It was also the time of an oil boom that had lead to increased poverty and homelessness for many people.

During the summer of 2007, a tent city had grown up in downtown Edmonton. This was shut down by the city in early September and many of the inhabitants moved across the river into the ravine. In the mornings, on my way to work, as dawn broke, I would bike by people cooking breakfast on open fires or sleeping in shelters along the creek. At that time, the majority of the people living in the ravine were Indigenous, and as I later learned, many were nêhiyaw (Cree), from the Edmonton area—home and homeless. This condition remains very true for many people in Edmonton and across Canada—to be home and yet to be homeless in that very place of home. The enduring societal and governmental violence that is necessary for such a fact to be true is staggering. In the years that have followed, it has become obvious to me that I didn’t know where I was in those days, that I never had known, and that I still don’t, but that I urgently need to know where I am and what is expected of me here. This has lead me to work and write in very different ways and with very different intentions and yet, I think what has remained with me, is that writing is real, that it matters, that language matters, how we use it and why, that there is a truth in language on the page. It might be a truth that we find hard to believe or do not want to believe but it is there. Which is not to say that writing is everything. It isn’t. There are circumstances within which I often find myself now wherein writing needs to stop. Some things should not be written; sometimes writing is not enough.


EH – Can you discuss the relationship between poetry and philosophy in your past and/or current projects? Also, experimental poetics and avant-gardism have been accused of elitism on behalf of the erudition that may be required to engage with such writings. While I fear that some of this criticism has been launched historically as a form of backlash against erudition specifically within women’s writing, are you concerned with questions of accessibility in your work?

CS – The relationship between poetry and philosophy and poetry and politics. The elitism of the avant-garde. The accessibility of my own work.  Can poetics enact perceptible inquiries with and without reference to philosophical and theoretical references?

I think so.

Right now I am entirely occupied with being here, with the ongoing effects of colonization, with how I might be here in this impossible situation in an ethical way. How might I not perpetuate the very harms I seek to assuage, to address? The world is not the world I have been taught. Nor should it be. How to listen to this place, to this land as it is, as it speaks. How to listen to the communities to whom I am obliged. How to live in this smoke we have made?

I engage the page (or poetry) to try and sort something out. To sort out the patterns gathering in my head. To ask questions I can’t answer. To try and bring a sense of a perception or a growing understanding to the page. I am rarely successful. Or perhaps, I am not trying to be successful. It is also possible that I am not precisely trying to be read, but trying to survive.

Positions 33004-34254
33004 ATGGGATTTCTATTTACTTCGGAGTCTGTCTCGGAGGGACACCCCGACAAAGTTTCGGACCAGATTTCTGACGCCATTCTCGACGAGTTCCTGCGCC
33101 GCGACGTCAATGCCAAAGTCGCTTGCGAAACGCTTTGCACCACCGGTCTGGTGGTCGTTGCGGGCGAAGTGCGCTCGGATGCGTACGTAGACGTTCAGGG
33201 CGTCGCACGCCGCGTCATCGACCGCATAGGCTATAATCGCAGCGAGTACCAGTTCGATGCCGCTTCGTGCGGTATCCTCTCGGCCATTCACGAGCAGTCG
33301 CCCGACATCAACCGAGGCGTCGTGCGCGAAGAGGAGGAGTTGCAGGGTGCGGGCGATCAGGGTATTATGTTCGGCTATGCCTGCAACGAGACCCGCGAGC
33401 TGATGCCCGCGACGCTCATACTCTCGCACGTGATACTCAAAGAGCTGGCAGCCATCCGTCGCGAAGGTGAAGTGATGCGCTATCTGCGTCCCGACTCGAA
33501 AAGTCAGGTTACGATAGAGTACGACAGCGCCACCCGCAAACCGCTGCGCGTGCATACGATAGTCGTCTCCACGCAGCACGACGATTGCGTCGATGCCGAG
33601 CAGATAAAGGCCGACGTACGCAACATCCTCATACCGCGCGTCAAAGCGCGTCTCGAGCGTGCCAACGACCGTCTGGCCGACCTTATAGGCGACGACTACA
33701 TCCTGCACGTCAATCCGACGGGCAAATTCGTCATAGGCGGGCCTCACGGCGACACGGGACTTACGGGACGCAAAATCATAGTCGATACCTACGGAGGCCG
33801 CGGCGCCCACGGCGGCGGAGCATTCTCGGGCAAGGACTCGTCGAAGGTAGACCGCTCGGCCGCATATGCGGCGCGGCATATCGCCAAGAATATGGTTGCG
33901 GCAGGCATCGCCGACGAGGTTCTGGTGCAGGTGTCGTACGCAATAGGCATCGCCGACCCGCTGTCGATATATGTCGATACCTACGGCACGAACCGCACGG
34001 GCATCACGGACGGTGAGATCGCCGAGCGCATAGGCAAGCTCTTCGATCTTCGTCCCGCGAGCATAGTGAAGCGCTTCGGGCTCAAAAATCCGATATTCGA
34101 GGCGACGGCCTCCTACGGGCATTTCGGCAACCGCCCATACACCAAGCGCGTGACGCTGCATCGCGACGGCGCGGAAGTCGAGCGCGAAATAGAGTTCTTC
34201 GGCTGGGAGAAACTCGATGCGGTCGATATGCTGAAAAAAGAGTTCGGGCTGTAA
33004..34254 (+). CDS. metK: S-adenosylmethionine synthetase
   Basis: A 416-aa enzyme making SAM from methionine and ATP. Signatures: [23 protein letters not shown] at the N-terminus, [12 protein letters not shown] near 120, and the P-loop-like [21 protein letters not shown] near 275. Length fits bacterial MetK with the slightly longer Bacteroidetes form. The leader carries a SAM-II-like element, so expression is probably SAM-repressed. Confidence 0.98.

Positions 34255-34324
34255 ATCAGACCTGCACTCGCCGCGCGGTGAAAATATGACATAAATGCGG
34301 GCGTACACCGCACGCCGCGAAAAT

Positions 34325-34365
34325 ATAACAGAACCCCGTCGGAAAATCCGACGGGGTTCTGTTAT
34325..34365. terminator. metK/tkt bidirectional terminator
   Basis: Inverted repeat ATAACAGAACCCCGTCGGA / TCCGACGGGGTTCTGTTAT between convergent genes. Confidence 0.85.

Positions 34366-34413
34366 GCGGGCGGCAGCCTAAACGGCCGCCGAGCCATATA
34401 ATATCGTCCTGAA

For my self, I find in poetry a field of inquiry where I can investigate conditions of thinking or living and where I can see what words might do on the page. It is not exactly public. Though it is not private either. For me, poetry brings with it a kind of permission to not be precisely understood. It refuses or can refuse to participate in being known and sometimes I find that I need that to go there, toward poetry, away from clarity, into the murk of whatever problem I have encountered. I am compelled to write what I write. However, how I write when I am alone with the page is very different from how I teach, I think. I teach to make sense, to make community, to make communal life possible. I think I have conversations for the same reason. But, in writing, on the page, I guess it is more about me thinking on the sidelines, thinking through what survival might mean and how English works with or against living.

In my teaching, I want to provide the room and the environment so that the students can move towards their own means of survival, to thrive in their own fashion, to engage language so that they can be heard, fight, understand, express. To me, teaching writing means the most when I work with people and communities to help facilitate, offer up the permissions that poetry offers, finding ways that language can work for them, about them and not against them. Can innovative poetry practices bring persons, lifeways and communities into view? Can it make a precarious life less precarious? I think both yes and no. As a member of the Writing Revolution In Place Creative Research Collective (WRIP—a collective of creative research scholars, artists and writers from around Edmonton and the university—some of whom live and work in extreme precarity), we have found instances where writing is meaningless in the throes of life, where writing might erode life, but also where writing might save a life. Sometimes these things can all happen at the same time.

EH – Elsewhere, you write:

“I am interested in the role that poetic language and form can play in the production of knowledge, and in the practice of concretely addressing issues of social justice… I consider the ways in which language can be formally and contextually engaged to reconsider and potentially re-articulate the world. How might certain poetic practices undermine racist ideologies and colonialism, engendering ecological attentiveness, anomalous, and compassionate communities?”

CS – Yes, I am interested in these things still. Though I guess I would no longer use the word justice in the wake of Dionne Brand’s striking refusal of the term (see Dionne Brand: Writing Against Tyranny and Toward Liberation)